Being not familiar at all with Indian history, this book was quite a good read. Sanyal outlined the fall and rise of India and how socialist control accelerated the decline of India, it wasn't until the early 90s that India began to see improvement in standard of living and economic growth.

It is a good book to stock up examples of how capitalism is the only way to eliminate poverty and achieve prosperity, but the writing was inadequate and disengaging.
Nidish
Mar 15, 2018 rated it really liked it
Starting off from a cleverly highlighted bird's eye historical review, the book builds up a very well woven story: everything good about India has come from a free market. I should confess that the book convinced me, at least for a couple of weeks after reading it.
The book is extremely well written and too nearly no effort to turn the pages. ighly recommended.
Tarun Tiwary
Jul 12, 2018 rated it really liked it  ·  review of another edition
Brilliant. For a newbie like me the explanation of socio-economic factors leading to certain fate of a city or Nation as a whole really amazed me and created further interest into the subject. Analysis are lucid and interesting. No disappointment at all.
PRAMIT RASTOGI
May 19, 2016 rated it it was amazing  ·  review of another edition
Fresh perspective!!!

A good book to make sense of the rise, fall and now the current rise of India. Sanjeev Sanyal's writing is thorough, yet easy to read. Look forward to reading his other books.
Vikash
Dec 21, 2017 rated it it was amazing
Sanjeev Sanyal’s appreciation of Indian economic history its rise, decline and reemergence make for a good read.
Eddie
Nov 03, 2015 rated it really liked it
Well thought-out and an extremely well articulated book.
Ashok
May 31, 2013 rated it it was amazing  ·  review of another edition
Excellent analysis of India`s past and future based on clear socio economics ...more
Chirayu Batra
Sep 27, 2017 rated it liked it
I read two books of Sanjeev Sanyal back to back. His books will definitely give you a sense of pride about your country with a very optimistic outlook. This book explains how different factors such as demographics, culture, attitude, innovation, risk-taking capability, service sector growth etc. are contributing to India's growth trajectory. A special emphasis on the power of Indian middle class has been put and explained at length. It is a simple read, will improve understanding of various rela ...more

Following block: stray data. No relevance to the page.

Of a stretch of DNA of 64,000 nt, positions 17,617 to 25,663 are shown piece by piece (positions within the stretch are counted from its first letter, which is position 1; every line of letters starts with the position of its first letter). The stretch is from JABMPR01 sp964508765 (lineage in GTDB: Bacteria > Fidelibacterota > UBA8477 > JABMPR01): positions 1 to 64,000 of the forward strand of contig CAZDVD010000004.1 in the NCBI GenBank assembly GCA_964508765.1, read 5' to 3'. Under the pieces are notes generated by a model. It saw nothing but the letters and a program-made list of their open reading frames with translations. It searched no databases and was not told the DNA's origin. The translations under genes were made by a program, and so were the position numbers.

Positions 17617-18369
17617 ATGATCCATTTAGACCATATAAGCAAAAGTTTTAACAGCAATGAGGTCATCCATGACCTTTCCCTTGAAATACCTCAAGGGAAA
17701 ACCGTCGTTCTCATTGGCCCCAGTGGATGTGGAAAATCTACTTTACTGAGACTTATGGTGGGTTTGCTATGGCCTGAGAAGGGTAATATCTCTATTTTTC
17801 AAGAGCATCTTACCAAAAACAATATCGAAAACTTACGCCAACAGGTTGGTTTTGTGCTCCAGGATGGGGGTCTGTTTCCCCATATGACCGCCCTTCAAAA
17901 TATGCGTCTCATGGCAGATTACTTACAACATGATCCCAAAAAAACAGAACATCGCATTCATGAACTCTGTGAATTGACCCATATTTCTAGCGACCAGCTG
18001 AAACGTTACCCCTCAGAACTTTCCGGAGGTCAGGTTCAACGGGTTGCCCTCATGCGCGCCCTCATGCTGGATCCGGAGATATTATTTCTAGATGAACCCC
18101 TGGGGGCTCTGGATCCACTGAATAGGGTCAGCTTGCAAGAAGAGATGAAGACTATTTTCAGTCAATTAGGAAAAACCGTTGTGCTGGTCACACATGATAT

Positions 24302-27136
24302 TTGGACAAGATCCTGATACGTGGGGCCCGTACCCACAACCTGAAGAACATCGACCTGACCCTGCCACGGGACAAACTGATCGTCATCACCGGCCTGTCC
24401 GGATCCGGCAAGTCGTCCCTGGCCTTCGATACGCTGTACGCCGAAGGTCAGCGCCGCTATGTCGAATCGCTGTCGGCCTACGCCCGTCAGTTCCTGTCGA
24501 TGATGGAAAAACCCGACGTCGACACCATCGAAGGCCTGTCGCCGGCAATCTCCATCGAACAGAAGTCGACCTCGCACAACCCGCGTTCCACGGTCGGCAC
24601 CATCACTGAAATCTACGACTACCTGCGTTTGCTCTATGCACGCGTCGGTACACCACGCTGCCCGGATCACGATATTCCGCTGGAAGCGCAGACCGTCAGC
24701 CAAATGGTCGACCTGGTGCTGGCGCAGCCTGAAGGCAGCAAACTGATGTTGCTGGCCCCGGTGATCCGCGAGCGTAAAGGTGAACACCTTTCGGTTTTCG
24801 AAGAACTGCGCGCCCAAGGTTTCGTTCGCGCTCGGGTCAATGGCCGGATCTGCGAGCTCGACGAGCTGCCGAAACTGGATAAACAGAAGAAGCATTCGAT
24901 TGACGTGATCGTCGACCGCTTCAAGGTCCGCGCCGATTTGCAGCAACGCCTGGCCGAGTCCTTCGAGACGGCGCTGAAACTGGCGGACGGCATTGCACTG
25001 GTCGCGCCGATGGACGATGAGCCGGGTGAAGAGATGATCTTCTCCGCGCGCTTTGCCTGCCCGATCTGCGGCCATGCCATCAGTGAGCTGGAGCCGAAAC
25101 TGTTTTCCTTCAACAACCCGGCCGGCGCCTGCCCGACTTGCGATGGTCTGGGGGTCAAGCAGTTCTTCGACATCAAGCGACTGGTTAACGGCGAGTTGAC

Vineet
Jul 17, 2018 rated it liked it
Turned out to be a little too verbose and monotonous.
Abhinav Agarwal
Jun 09, 2013 rated it liked it
Useful enough. But... Misleading title, dry and unengaging prose.

If a country is indeed seen as rising after a thousand years of decline, and if you put so in the title of your book, it stands to reason you are expected to devote some amount of reasoning and logic to that line. This book does not. Why the decline happened is only fleetingly touched upon, and without much conviction. The book's stronger sections are towards the latter part, especially when talking about the country's broken educa
...more
Ayan Dutta
This is a 2008 written book , lot has changed . I felt the book needs an immediate revision to get the facts updated ( taking away 2 stars ) . The prognosis is quite good though and it's a brisk read !
Temple Dog
Oct 03, 2018 rated it it was ok
Thorough analysis of India's rise after Independence.

TD is neutral.
Gv
Dec 07, 2018 rated it really liked it
Well written, easy to read & has a positive tone to it. Topics addressed are a bit too wide for such a short book to do justice.
Tisha
Sep 27, 2017 rated it did not like it
Boring. ( This, when I love books around history)
Karan
Dec 21, 2015 rated it liked it
A good narrative, focuses on the importance of middle class and primary education revolution.
Raj Shenoi
An excellent read !!
Avinash Kamath
Same old, Same old rehashed stuff about India.
Giant Robot
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Sanjeev Sanyal is an economist, urban theorist and writer. He grew up in Sikkim, Kolkata and Delhi before heading off to Oxford as a Rhodes Scholar. He spent the tumultuous summer of 1993 in South Africa as it transitioned from apartheid, and then extensively travelled through Guatemala as it emerged from civil war. These experiences made him a keen observer of rapidly changing societies, an inter ...more